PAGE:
Off piste awareness Part 3 — The right safety equipment and tips on how to use it

Part 2 - Avalanche red flags and signs of danger
Part 1 - Types of Avalanche

Off piste riding is becoming more and more popular as we all search for that untracked bit of awesomeness, however there are a few things worth considering before you start venturing out of bounds.


You’ll certainly want to check what you’re covered for. If you venture off piste and something happens then you could be heading for a serious bill. It could be as simple as a twisted knee, but if you cannot get back to a piste then you’ll need support that could include a helicopter. For many policies the technical definition is:

“if you are one metre the other side of the pole (piste marker) you are off-piste and you are responsible for your own risk.” 

In addition many policies stipulate that you will need a guide or a minimum number of suitably equipped riders. A guide does not necessarily mean an instructor. A level 3 ISIA (BASI) snowboard instructor will be allowed to lead parties off piste within the ski area boundary. That means no hiking or unstrapping. A level 4 ISTD (BASI) can lead parties off piste outside of ski boundaries, but not on glacier terrain. Other than that it will be the realm of a IFMG Mountain Guide. If it any doubt always default to the local IFMG guides as a random mate taking you off piste might not be enough to cover things.


An essential bit of kit that you really need to get used to using and wearing on a regular basis. Each transceiver (beacon) will have it own little ways of searching and its strengths and weaknesses. Most beacons are digital now.

When in search mode you will get an audible sound that increases in intensity and volume as you reach your victim, plus a digital distance and direction indicator. You really need to use your beacon before you head off piste. Understand how to put it into search mode, how to block other signals if that’s an available feature and the sequence of use when trying to find a person. Effective use of a beacon is the make or break of a search. You can burn a massive amount of time trying to search and realistically you only have a 15 minute window to save someone.


If all that it is place you’ll want to check that there is sufficient battery life and that you’ve done a test of all beacons before you head off piste. That way you know they’re all turned on and functioning correctly. Don’t bother to turn them off over lunch. When a beacon is in transmit mode it hardly uses any power. Aim to use non-rechargeable batteries as rechargeables could suddenly drop in power level. Plus wear the beacon just one layer down, i.e under your jacket so in a emergency you can easily get to it.


You’ll want something that collapses and does not have a plastic blade as they can break when trying to dig into compacted avalanche snow. Most will have a detachable handle that can fit into a pack easily.

There are plenty of options out there. My shovel includes a snow saw for preparing snow pits. Others are extendable for better leverage when trying to dig snow. Most of the time I use a shovel for building off piste kickers.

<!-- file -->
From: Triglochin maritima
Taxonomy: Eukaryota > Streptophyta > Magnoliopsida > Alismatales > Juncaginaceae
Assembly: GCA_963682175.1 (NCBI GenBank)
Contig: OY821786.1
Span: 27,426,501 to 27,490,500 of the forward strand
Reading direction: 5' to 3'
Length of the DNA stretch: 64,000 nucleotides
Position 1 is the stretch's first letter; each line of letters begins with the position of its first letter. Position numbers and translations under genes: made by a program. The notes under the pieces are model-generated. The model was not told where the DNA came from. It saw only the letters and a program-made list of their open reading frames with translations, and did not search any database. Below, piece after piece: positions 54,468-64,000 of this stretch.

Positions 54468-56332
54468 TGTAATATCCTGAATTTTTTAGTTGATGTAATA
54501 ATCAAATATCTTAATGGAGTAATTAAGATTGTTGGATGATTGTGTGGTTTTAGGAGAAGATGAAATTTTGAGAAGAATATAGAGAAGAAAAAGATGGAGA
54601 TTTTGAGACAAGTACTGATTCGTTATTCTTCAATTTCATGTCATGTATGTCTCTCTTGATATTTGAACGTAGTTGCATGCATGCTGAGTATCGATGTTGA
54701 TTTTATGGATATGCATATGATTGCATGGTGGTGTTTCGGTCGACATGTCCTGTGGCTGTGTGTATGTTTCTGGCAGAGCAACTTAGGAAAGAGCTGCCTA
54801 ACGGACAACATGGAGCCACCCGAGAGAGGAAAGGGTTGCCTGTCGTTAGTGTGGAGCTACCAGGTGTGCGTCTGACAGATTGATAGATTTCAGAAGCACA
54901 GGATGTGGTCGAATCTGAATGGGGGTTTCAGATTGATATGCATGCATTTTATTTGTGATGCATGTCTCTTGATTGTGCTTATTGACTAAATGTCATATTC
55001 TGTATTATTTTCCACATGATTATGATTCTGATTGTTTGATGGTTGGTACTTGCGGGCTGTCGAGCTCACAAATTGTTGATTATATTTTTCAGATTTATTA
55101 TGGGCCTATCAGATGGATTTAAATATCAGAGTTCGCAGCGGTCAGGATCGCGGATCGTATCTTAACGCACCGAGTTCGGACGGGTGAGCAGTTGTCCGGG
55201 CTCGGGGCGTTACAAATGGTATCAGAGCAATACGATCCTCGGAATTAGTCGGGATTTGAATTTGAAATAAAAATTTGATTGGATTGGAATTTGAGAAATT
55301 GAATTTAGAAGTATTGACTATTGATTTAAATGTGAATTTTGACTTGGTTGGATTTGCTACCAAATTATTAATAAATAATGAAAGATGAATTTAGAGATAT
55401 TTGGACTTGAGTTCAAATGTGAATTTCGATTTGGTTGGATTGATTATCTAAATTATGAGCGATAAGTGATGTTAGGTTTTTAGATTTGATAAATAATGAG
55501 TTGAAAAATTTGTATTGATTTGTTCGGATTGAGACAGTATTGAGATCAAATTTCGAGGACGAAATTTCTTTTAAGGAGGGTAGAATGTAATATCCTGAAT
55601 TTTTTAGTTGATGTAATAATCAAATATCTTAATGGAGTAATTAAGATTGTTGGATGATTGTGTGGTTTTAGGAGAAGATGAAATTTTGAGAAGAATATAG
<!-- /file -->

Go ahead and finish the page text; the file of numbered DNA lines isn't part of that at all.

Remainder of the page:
Without a probe you’ll struggle to locate a victim in an avalanche. Once you’ve isolated a signal its the best method to fine tune your search and enable you to start digging at the right spot. Outside of avalanche searching they’re great tools for supporting boards when building kickers off piste. You can also probe the landing of jumps to make sure you’re not going to land on any big rocks just underneath the snow. We also mark out our drop in, so when people are compacting the snow they know what track to follow.


The usual pack from Sports Direct may not cut it. Your choice of pack will depend on your length of stay in the mountains and how much time you spend off piste. For day tours off piste I use a Northface ABS Patrol 24. Its a small pack, with just enough room for the essentials. It would be ideal for someone who does not carry any extra camera gear. It also includes the airbag system with a carbon canister to save weight.

If I plan to do some mellow days where it’s just a case of mini pow hits and building some jumps then I’ll swap the Northface out for a standard Dakine Heli Pro or Mission that hits around the 25L mark. Not too big and light that it does not effect my riding. For big tours were I require more safety equipment, like ropes etc, then I will boost up to a BCA Stash 40L pack.

All of this equipment can be hired locally for around €20 per day, so it’s well worth having it. For most of my courses the team will get into a routine of riding with this equipment and using it. We may not be venturing far off piste, but just being comfortable and reenforcing positive habits is crucial.

You can also buy some packs of equipment. Ortovox supply an avalanche rescue kit that contains shovel, transceiver and probe. A lot of places have these on sale, especially on ebay.

Just remember this information is not a substitute for an avalanche class. Get educated before heading into the winter backcountry.

James Streater is the head coach and owner of Maverix Snow Ltd, providing year round snowboard instruction, coaching and personal development. He is part of a select group of professionals who hold the worlds highest snowsport qualification ISTD. Follow him on Instagram @maverixsnow